The high costs related to business interruption should provide an impetus for companies to prep for them in advance, according to industry experts.
During a recent webinar hosted by global broker Marsh, insurance experts detailed the top five issues related to business interruption and detailed why risk managers should anticipate all possible worst case scenarios in anticipation of loss.
“Risk management and risk transfer must work together to make companies more resilient,” said Caroline Woolley, Marsh’s Business Interruption Center of Excellence leader.
The causes of business interruption can range from cyberattacks to terrorism. Insurers face the most exposure in the area of property damage.
According to Woolley, there are policy limitations. That’s because the coverage was developed in the 1930s and was never designed to meet the needs of businesses today.
She identified the top five business interruption issues as:
- Getting the values right. According to a survey conducted by the Chartered Institute of Loss Adjusters in 2012, 40 percent of declarations were deemed too low by about 45 percent.
- Settling the indemnity period.
- Damage covering a wide area.
- Insufficient supply chain coverage.
- Lengthy and intensely scrutinized claims settlement process.
Duncan Ellis, Marsh’s U.S. Property Practice leader, defined business interruption coverage as property damage and time element insurance or any type of insurance that covers the ongoing expenses created by damage that stems from an insured loss. He noted that the payment will vary based on the length of time the expenses continue to accrue.
Examples of this type of coverage include business interruption, contingent business interruption, extra expense, tuition fees, loss of rental or rental value, additional living expenses and leasehold expenses.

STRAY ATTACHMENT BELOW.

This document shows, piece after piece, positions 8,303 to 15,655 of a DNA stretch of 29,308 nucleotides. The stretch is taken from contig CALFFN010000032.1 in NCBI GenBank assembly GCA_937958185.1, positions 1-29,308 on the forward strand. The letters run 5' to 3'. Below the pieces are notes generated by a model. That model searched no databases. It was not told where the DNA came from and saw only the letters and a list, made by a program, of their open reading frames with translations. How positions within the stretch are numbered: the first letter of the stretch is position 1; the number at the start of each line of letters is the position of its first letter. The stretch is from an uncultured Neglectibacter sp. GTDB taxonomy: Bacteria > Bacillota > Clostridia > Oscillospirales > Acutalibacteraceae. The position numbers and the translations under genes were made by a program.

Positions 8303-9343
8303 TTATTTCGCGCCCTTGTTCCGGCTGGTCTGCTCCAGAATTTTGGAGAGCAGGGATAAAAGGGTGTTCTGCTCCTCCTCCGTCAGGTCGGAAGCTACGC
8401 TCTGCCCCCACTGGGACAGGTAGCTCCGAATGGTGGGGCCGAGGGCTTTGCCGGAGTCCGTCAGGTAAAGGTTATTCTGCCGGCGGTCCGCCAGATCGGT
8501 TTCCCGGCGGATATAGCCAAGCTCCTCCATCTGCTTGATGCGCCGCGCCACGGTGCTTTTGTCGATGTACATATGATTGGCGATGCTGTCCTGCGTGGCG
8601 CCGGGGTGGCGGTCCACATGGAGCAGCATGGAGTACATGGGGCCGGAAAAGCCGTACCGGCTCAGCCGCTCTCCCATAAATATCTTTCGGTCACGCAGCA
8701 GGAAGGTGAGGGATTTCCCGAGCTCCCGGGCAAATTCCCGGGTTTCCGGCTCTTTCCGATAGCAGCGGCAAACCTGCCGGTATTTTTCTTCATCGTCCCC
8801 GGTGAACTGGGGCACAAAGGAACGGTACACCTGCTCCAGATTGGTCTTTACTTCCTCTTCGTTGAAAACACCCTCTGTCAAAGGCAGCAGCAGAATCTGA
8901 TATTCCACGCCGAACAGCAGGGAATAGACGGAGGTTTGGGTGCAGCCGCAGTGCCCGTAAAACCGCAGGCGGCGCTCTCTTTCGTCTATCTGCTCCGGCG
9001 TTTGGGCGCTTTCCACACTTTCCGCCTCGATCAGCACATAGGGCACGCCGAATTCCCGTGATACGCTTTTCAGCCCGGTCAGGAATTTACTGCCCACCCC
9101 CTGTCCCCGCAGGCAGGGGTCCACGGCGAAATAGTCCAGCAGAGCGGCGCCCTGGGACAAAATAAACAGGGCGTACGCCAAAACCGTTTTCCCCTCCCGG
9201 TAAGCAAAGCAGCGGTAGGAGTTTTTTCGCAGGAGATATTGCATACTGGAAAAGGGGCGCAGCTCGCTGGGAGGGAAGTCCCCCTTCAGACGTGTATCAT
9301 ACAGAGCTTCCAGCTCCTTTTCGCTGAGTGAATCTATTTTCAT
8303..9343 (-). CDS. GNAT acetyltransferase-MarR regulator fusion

What Policies Cover
Ellis said business interruption policies typically cover profits, fixed costs, temporary locations, extra expenses and civil authority ingress/egress service interruption.
He recommended risk managers prepare for business interruption by:
- Understanding the financial impact if a closure occurs.
- Having a business continuity plan in place.
- Understanding the key areas in the manufacturing or supply chain.
- Working with a broker to make sure policy wording, extensions and limits are correct.
- Identifying all potential areas of loss and documenting them post-loss.
The experts agreed that business interruption coverage is often misunderstood – starting at valuation.
“Accounting gross profits does not necessarily equal insurance gross profits,” said George Magula, senior vice president of Marsh Risk Consulting’s Forensic Accounting and Claim Services.
According to Woolley, the indemnity period varies in gross profits policies used globally versus gross earnings policies typically used in the U.S. where the indemnity period needs to be set up front. She said that while it is common to opt for a standard 12 months in gross profits, that is rarely enough. Many policies pay until the property is reinstated. Policies should be evaluated to determine if there is a time element period and whether it includes reinstatement and recovery of profit and incurred increased costs.